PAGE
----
Energy to the power of 4

The concept of the project ‘Energy to the power of 4’ is to reduce the CO2 emissions of public institutions by saving resources such as heat, electricity, water and waste in Hamburg schools. The measures are carried out by the respective school itself and can be adapted individually. The project includes finacial rewards based on changing practices in the the school. The reward scheme consists of three components: consumption, activity, and organisation.

Website

Energy to the power of 4 website

Useful links

Project concept

Country

Nemčija

Media

Source photos: Christian Spielmann

* TOP TIP *

'Work with the pupils to develop a plan to save on energy use. It's a great way to save costs at school, and develop new behaviours at home too!'

How is the project linked to climate change and sustainability?

By saving valuable resources (heat, electricity, water and waste), C02 emissions are reduced, which in return has a positive impact on climate change and on our planet. The website of the project provides suggestions and tips for the implementation of measures and a wide range of training courses on the subject of climate protection in schools for teachers. The Hamburg Climate Protection Foundation offers advice on environmental educational activities for schoolchildren.

Who is involved?

Hamburg schools are involved and therefore includes students, teachers, caretakers, property managers and technical / cleaning staff.

How are the participants involved?

The project uses a 'bonus' funding model to create incentives for schools to practice climate protection in everyday school life. For this purpose, up to € 5 per student will be distributed via the so-called consumption component if the school was able to reduce its resource consumption compared to the previous year. Through the activity component, schools are rewarded for environmental educational activities, e.g. in the form of teaching units or project days, with a bonus of € 4 per student. The third component is the organisational component, which enables a donation of up to € 2 per student. This bonus is paid for organising climate protection measures within the school. These include, for example, the use of thermostatic valves, 'water-saving stickers', the installation of switchable power strips, adjustment of the room brightness, but also pro-climate cooperation between people who deal with each other in everyday school life. In this way, the respective school can actively participate in climate protection and is rewarded for it.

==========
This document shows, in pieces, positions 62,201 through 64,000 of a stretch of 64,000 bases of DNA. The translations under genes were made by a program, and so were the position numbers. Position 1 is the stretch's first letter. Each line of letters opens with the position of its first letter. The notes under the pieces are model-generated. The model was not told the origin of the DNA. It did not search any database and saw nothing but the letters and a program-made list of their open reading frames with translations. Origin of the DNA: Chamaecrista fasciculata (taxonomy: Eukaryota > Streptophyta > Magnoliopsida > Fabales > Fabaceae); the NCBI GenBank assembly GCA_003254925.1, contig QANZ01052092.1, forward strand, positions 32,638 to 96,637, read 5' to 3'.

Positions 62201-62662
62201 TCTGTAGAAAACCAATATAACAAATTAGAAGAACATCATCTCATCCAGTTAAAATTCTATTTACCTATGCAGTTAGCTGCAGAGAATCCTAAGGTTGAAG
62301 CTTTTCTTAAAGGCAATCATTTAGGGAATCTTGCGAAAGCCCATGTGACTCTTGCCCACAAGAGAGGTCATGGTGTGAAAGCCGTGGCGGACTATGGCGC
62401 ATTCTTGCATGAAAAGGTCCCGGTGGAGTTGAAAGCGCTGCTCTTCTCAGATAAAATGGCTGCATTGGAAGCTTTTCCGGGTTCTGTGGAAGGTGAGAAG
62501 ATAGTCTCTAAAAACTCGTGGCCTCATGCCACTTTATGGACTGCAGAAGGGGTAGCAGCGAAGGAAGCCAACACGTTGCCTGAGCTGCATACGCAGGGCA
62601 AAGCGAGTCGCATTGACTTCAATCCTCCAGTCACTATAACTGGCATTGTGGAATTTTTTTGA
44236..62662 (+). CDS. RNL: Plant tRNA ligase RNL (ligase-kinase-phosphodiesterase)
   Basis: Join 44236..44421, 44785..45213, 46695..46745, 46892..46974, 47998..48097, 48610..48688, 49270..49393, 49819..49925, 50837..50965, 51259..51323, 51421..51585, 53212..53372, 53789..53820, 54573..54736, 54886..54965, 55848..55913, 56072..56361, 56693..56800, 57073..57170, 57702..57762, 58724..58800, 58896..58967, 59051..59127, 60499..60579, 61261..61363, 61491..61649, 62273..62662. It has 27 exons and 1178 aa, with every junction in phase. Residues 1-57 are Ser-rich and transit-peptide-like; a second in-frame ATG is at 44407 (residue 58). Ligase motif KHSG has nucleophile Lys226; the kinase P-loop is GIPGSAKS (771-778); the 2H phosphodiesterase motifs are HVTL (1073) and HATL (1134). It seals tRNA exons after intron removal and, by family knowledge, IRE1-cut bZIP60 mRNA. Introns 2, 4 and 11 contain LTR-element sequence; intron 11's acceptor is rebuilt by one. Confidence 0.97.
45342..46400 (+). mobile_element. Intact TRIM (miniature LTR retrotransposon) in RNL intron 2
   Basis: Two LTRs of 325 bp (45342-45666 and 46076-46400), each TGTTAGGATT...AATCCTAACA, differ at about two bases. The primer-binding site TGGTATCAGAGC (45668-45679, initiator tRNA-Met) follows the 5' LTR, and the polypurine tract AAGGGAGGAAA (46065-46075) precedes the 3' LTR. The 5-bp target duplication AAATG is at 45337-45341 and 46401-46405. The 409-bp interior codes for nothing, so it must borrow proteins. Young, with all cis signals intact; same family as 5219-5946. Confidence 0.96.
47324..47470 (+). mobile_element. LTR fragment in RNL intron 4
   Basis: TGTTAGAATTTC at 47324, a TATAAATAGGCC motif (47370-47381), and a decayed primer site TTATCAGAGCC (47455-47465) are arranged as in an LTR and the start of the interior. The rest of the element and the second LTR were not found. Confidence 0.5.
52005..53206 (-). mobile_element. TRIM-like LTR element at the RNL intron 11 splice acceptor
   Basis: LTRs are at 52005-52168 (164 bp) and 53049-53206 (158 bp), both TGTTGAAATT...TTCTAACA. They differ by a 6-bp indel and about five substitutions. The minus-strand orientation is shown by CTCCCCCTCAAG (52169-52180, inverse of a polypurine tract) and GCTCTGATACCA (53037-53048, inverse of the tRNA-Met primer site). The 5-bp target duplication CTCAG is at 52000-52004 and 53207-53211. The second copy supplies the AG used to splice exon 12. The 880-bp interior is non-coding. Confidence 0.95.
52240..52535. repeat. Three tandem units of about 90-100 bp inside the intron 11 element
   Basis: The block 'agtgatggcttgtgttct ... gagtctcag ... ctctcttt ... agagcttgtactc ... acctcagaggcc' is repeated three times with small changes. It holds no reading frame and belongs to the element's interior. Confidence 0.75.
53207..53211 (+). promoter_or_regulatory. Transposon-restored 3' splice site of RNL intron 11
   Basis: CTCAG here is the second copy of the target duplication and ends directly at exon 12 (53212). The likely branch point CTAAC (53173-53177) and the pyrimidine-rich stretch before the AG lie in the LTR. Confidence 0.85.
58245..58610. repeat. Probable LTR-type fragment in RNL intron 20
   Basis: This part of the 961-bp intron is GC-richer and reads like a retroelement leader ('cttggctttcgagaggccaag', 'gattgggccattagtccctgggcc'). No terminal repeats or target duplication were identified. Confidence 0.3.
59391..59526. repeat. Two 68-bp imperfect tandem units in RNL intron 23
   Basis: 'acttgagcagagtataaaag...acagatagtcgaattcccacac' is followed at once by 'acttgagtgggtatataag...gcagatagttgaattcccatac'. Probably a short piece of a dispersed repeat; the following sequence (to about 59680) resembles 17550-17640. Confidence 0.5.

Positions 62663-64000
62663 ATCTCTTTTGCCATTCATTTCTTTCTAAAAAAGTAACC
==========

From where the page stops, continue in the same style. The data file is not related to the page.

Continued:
Key steps:

Create an audit of the school and take note of the amount of gas, water, and electricity you use, and waste that you produce. Make changes and monitor you progress in reducing your consumption against this baseline. Here are a few issues to consider:

Air conditioning and heating
The lion's share of energy consumption goes to schools for space heating. A lot can be done here. Every °C that is saved in room heating minimizes energy consumption by around six percent.

Water
Hot water is the second largest energy guzzler, right after space heating. Heating one cubic metre of water costs around 10 kg of CO2. For comparison: To provide one cubic metre of (cold) water, a waterworks emits only about 0.36 kg of CO2. This means that even the extended shower session after sports lessons or running hot water unused forces our climate to its knees.

Electricity
As long as our electricity does not come from 100% renewable energies, it will cost the climate dearly. Electricity from fossil fuels such as coal and gas generates vast amounts of the greenhouse gas CO2. So it makes sense to turn on lights only where you need them or shut down computers if no one is working on them

Waste
Waste damages the environment, rubbish is ugly, eliminating waste is an energy-intensive business. This means that we already have plenty of reasons to generate as little waste as possible – and to recycle as much waste as possible.